For instance, Poulter reported that Lee Westwood set the alarm on Assistant Captain Paul McGinley’s cell phone to go off right in the middle of Montgomerie’s speech at the opening ceremony Thursday.
“u should have seen the panic. Hilarious,” Poulter tweeted.
He also was the first to reveal a gift that Montgomerie and his wife, Gaynor, presented to the players and assistant captains at a dinner on the eve of the first matches: individualized framed portraits of each standing in front of a fireplace, with a club in hand and the Ryder Cup on the mantel.
“I love it,” tweeted Poulter, who posted a picture of his portrait.
He also sent pictures of teammate Graeme McDowell getting a massage, the view from the clubhouse team room before the Europeans headed to the opening ceremony, and even a plug for a 10 percent-off sale on Poulter-designed fashions at his Web site.
And that was just on Thursday!
McDowell was nearly as prolific as Poulter. The U.S. Open champion sent a post about his pairing with fellow Northern Irishman Rory McIlroy, whom he described as the “Curly Haired Wonder kid.”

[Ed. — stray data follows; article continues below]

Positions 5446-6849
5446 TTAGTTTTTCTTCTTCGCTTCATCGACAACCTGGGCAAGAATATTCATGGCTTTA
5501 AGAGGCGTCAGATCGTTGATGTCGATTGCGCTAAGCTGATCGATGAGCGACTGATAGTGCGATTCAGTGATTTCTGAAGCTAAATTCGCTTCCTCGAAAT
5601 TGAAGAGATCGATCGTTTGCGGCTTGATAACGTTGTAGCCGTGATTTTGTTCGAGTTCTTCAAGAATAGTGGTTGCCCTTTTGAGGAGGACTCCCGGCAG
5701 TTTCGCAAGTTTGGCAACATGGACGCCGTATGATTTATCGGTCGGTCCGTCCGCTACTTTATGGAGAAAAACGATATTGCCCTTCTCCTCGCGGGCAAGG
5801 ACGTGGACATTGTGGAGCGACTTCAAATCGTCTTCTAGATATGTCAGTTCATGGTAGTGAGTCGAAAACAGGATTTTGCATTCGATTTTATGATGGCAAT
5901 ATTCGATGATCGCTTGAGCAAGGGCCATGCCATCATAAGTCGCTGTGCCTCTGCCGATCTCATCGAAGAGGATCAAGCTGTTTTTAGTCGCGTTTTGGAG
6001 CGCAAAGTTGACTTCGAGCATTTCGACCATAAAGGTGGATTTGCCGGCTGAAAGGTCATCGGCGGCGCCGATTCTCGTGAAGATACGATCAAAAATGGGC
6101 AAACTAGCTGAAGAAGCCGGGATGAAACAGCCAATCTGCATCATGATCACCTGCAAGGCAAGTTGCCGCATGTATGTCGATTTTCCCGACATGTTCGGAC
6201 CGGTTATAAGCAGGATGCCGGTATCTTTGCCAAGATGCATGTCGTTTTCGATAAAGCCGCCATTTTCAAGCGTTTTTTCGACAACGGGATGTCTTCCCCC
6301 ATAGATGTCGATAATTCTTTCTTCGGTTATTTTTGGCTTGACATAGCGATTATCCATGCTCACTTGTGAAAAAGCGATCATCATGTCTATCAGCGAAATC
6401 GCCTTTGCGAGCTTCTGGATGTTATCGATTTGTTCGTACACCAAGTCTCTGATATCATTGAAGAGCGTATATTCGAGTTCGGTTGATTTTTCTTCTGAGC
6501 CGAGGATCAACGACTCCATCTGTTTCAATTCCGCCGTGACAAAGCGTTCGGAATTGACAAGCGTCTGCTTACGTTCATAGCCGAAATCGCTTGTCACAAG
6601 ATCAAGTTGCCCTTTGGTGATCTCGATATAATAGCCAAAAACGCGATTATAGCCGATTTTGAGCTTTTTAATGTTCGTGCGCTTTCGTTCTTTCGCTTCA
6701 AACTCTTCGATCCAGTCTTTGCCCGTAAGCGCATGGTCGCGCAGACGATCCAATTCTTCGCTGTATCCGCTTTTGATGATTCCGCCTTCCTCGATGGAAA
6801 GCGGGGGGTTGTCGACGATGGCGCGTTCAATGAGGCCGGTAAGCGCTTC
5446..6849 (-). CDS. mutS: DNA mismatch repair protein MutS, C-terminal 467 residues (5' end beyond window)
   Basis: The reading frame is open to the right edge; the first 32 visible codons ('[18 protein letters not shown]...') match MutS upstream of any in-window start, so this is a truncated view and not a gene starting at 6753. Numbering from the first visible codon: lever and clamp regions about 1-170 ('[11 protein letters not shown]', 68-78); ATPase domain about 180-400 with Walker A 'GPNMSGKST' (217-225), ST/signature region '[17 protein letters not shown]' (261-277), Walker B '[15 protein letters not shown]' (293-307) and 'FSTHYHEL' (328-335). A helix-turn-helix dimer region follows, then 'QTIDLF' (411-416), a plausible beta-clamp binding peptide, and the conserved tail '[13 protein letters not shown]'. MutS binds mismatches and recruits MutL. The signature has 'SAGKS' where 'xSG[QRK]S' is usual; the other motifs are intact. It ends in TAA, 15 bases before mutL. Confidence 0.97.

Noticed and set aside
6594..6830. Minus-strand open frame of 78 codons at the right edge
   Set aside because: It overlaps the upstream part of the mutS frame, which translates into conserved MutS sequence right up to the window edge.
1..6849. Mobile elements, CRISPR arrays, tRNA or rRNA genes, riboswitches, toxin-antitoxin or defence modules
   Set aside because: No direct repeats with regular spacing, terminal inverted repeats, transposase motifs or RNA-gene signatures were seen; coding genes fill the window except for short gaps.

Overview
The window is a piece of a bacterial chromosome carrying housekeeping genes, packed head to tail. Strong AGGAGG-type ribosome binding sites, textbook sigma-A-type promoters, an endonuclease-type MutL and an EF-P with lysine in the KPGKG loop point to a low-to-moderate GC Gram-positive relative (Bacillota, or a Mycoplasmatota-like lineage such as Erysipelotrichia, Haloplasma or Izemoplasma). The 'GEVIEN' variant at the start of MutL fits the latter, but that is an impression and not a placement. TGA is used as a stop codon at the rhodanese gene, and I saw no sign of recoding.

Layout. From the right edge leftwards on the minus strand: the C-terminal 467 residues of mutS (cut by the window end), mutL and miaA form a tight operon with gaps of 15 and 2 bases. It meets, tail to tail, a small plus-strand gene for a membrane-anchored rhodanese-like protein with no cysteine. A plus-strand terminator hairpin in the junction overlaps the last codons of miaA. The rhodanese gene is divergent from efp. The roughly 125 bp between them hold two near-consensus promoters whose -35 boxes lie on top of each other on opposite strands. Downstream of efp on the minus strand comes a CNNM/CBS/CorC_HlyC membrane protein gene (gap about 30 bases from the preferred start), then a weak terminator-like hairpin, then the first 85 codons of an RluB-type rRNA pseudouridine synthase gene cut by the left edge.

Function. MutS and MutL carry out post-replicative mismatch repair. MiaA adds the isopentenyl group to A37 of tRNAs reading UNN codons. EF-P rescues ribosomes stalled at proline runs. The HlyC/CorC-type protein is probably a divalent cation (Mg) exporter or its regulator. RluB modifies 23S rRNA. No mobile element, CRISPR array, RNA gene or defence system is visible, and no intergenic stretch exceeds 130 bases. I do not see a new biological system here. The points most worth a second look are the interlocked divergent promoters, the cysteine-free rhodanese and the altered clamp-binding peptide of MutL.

“Can’t wait,” McDowell tweeted.
He also posted pictures of a dinner at Cardiff Castle with Prince Charles, the Europeans donning McIlroy-styled wigs on the first tee during a practice round, and the first details of a conference call with Seve Ballesteros, the longtime Ryder Cup star who’s battling brain cancer.
“What a legend! Trying to win it for him this weekend. He symbolizes European golf,” McDowell tweeted.
At the start of the week, Montgomerie said he wanted his players to refrain from social networking during the Ryder Cup, but he softened his stance after a team meeting.
U.S. Captain Corey Pavin asked his players to put their Twitter and Facebook accounts on hiatus, as well, and they’ve apparently heeded his call. Stewart Cink, who has more than 1 million followers, had not sent a post since writing Sunday, “Go USA y’all pull hard for us thanks!!! … see you in a week!”
The always-stylish Ian Poulter found a way to put his fashion stamp on the Ryder Cup, even though he’s having to wear the same outfit as his teammates. The Europeans practiced Thursday in pink shirts with blue sweaters and slacks, so Poulter whipped up some two-tone shoes with pink down the sides. … In the biggest surprise of the opening pairings, seven-time Ryder Cup veteran Jim Furyk was left on the sideline by the Americans. Only once in his previous six appearances was he held out of matches on the opening morning, and that was in 1999. He played in the opening matches in 1997, 2002, ’04, ’06 and ’08.